We’ve got to save the world
Someone’s children they may need it
So far we’ve seen
The big business of extinction bleed it
We’ve got to save the world
We’re at the mercy of so few
With evil hearts determined to
Reduce this planet into hell
Then find a buyer and make quick sale
To end upon a happy note
Like trying to make concrete float
Is very simple knowing that
God in your heart lives
We’ve got to save the world
Someone else may want to use it
It’s time you knew
How close we’ve come
We’re gonna lose it – We gotta save, we gotta save
We gotta save the world.
George Harrison, Save the World
Dave Pollard wrote a great article today on the predicament we find ourselves in. Referencing Jim Kunstler’s The Long Emergency, he talks about new models for localizing and personalizing all of our activities, from food and energy production to entertainment, education and health services. It really is a very good synopsis of where we are at and what we are probably facing over the next 100 years.
There are, of course, a few basic assumptions which a disagree with both of them on. Toward the end of his article, Dave writes:
Most of all, it will depend on how many of us see the value in acquiring these capacities and creating these networks and rebuilding self-sufficient communities that work, for their own sake, now. And doing so together, not just as neo-survivalists trying foolishly and selfishly to create resiliency just for themselves and their family.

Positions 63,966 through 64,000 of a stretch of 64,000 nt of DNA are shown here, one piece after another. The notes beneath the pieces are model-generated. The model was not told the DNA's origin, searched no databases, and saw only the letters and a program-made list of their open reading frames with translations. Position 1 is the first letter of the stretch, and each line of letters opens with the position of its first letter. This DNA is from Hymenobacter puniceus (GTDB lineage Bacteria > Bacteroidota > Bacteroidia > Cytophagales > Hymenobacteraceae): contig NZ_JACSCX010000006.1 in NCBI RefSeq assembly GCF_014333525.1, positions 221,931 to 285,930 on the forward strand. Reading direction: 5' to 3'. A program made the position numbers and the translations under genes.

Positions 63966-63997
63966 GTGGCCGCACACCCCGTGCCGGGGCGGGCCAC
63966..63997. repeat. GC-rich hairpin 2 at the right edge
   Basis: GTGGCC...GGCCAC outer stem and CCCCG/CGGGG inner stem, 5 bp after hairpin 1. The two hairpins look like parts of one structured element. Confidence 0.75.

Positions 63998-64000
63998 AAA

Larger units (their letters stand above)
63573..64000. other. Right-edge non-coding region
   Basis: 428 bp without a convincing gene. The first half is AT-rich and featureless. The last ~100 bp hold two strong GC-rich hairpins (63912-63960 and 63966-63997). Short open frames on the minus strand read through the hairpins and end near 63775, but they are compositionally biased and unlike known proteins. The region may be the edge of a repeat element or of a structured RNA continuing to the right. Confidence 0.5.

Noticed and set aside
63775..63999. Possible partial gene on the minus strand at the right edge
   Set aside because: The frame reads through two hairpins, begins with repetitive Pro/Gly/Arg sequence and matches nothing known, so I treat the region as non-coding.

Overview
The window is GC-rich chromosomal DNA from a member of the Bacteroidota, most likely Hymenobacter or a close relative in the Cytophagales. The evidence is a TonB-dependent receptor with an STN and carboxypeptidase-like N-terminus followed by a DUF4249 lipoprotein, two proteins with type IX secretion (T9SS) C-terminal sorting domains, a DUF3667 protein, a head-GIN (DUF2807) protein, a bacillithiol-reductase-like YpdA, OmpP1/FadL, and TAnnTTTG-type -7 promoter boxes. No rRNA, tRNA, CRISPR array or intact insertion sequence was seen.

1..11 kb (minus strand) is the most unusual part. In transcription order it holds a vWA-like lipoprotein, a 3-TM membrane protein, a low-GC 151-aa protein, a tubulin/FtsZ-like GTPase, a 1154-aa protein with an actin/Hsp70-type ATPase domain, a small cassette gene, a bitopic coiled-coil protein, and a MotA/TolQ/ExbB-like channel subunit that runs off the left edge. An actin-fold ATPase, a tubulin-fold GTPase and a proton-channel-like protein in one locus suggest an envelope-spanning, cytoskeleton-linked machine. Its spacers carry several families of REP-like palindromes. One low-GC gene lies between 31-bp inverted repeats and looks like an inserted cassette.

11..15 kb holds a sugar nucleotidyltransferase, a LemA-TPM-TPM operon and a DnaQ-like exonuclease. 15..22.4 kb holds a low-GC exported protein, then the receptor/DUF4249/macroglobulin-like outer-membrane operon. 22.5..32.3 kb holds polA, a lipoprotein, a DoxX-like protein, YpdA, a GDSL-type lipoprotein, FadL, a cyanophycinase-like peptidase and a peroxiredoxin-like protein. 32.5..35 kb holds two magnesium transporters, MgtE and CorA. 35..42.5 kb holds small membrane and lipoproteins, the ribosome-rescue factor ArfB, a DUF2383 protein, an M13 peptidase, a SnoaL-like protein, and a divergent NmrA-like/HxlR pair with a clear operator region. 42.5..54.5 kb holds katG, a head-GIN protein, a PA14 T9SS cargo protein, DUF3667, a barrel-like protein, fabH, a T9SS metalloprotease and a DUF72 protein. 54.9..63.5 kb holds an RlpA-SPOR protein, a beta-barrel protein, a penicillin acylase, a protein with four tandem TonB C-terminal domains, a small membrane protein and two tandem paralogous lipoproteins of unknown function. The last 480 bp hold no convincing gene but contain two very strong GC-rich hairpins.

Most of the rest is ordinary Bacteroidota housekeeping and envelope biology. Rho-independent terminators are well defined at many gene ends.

I suspect that Dave is referring largely to the primitivist movement when he says ‘neo-survivalist’, and I am sure there are some people out there that see it exactly this way: stockpile food and gear for themselves and their immediate family and that’s all they care about. But I don’t believe that the majority of primitivists have such a short view (at least not if they are primitivists because of these issues) and I can see that in some ways I might fit into that category as well.
I have written quite a bit about Dunbar’s Number and the Monkeysphere. I have suggested that we each need to focus in on our immediate needs: family, friends, community. I have stated, a number of times, that we can only change the world by refocusing our attention on our immediate situation, family, community because that is the only thing we really have the power to change. But therein lies the conundrum as well. By effecting real, positive change in our immediate local environment, we are creating the possibility that others will see and follow suit.
By contrast, Dave, and Kunstler, and a number of others, still fundamentally believe in the old adage: Think Global, Act Local. It’s a lovely idea, but I don’t think there is any way for that to work. The best, and most effective; most promising strategy; that I have found involves giving up this illusion that we can directly effect, or exert control over, people places and things outside of our immediate environment. Realize that when, with only the best intentions, we try to help the people of Somalia, of Pakistan, of Guatemala, that we are creating ripples in history with potentially dire and insolvable unintended consequences. We have neither the power to understand those consequences, nor the fortitude to continue fixing and re-fixing those systemic consequences.
So what to do? Dave notes the suggestion Kunstler has made:
Producing and consuming food differently:
coping with sterile soil exhausted by overuse of chemicals no longer available
producing and distributing foods locally
recovering all the lost knowledge of natural, diverse, organic ways of farming
shifting to a vegetarian/vegan agriculture
Inhabiting the land differently:
moving people out of big cities and suburbs no longer sustainable to small towns and self-sufficient cities with healthy rural hinterlands
relearning to use natural construction and repair materials
replacing land use and zoning codes with ‘vernacular wisdom’